The same point can be put more formally, for those so inclined. Suppose we are trying to explain some phenomenon p. It will always appear more parsimonious to explain p in terms of some special X that can do whatever a Y is supposed to do rather than to speak of Y as doing something special which most ordinary Xs cannot do. But if the notion of an X can be expanded to include the work of a Y, then there is no difference in actual content between the persons who believes only in Xs and the person who believes in Xs and Ys. There is simply a decision to speak about things using one word rather than two. But this is in fact an empty victory in the debate about theoretical “virtues,” because the decision to talk about Ys in the first place was motivated by the fact that not every X can do the relevant theoretical-explanatory work. So one is left with two perspectives which are equal: one can talk about Xs that can do the work of a Y, if one is concerned to subsume everything within a single category; or one can talk about Xs and Ys, if one wishes to highlight a critical difference between Xs in general and that which is being posited to explain the phenomenon p in question. There is no difference in content, only a difference in direction of approach which motivates a different use of language.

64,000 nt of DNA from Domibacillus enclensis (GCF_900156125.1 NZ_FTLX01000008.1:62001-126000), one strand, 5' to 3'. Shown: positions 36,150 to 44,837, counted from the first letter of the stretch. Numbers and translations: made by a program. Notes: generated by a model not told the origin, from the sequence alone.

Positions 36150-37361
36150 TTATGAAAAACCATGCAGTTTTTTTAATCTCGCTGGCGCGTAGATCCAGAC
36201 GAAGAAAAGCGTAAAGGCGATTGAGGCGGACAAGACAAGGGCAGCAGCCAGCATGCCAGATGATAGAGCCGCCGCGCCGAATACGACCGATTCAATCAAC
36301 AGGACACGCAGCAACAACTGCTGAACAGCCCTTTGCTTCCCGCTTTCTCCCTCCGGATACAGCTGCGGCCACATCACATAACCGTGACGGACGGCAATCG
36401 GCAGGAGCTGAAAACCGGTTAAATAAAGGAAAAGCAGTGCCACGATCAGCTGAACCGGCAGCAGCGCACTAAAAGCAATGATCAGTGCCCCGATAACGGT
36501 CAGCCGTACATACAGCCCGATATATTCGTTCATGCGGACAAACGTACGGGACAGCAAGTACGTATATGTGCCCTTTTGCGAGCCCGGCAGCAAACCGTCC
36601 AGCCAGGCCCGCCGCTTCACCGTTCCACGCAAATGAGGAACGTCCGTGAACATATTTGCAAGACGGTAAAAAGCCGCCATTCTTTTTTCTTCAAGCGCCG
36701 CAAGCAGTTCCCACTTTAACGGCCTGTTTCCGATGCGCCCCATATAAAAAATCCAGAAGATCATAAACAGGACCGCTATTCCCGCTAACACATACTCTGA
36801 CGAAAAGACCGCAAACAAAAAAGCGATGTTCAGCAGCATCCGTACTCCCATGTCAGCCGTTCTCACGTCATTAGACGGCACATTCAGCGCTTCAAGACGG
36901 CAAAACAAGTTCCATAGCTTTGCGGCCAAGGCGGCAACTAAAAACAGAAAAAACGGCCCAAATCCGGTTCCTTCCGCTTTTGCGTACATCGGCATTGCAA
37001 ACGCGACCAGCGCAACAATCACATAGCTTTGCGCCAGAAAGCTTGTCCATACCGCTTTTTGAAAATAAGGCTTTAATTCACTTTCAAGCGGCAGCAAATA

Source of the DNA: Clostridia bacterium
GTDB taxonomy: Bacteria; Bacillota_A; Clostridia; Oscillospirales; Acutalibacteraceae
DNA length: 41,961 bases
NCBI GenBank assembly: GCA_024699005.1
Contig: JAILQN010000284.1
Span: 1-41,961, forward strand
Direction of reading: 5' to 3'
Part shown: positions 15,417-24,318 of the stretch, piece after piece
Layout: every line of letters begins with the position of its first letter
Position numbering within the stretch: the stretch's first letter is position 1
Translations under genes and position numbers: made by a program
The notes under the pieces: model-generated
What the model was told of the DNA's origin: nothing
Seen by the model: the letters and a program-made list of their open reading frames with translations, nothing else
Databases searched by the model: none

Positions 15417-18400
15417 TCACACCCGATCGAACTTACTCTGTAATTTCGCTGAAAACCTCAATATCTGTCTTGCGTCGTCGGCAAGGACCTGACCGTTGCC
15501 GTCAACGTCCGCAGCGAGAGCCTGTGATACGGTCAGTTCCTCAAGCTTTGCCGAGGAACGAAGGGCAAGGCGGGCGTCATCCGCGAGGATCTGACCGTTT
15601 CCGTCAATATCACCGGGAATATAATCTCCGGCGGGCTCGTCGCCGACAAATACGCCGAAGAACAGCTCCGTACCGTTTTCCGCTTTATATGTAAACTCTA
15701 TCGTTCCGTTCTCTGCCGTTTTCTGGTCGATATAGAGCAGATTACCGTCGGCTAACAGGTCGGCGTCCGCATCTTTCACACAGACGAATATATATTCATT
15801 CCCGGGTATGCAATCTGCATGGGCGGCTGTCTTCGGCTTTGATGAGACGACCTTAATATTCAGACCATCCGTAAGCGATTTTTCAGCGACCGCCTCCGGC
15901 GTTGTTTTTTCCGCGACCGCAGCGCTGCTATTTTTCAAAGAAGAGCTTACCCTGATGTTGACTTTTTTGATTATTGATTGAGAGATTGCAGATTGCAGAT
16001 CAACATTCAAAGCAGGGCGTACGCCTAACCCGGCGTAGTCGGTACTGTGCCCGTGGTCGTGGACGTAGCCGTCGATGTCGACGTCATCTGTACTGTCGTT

(2) Suppose then we have two naturalists who believe in a necessary, natural first principle on which the cosmos of contingent things depends for its existence. One of them, the “former” theist, attempts to relate to this natural first principle in typically religious ways: through contemplation, prayer, and perhaps even acts of worship and participation in a “naturalized” interpretation of some popular religion. The other considers this either pointless or inappropriate given that the first principle is “natural.” But the “former” theist can respond in two ways. He can either say that some natural objects are worthy of worship, or else he can say that whether or not the natural conception of the first principle demands that one worship it, it is nevertheless is fitting and appropriate for the reasons theists typically give for God, e.g. because He gives us existence and makes it possible to enjoy good things. Thus, he remains a naturalist who believes all the same things as when he was a theist, apart from the fact that now he calls the first principle “natural”, and who engages in religious practices.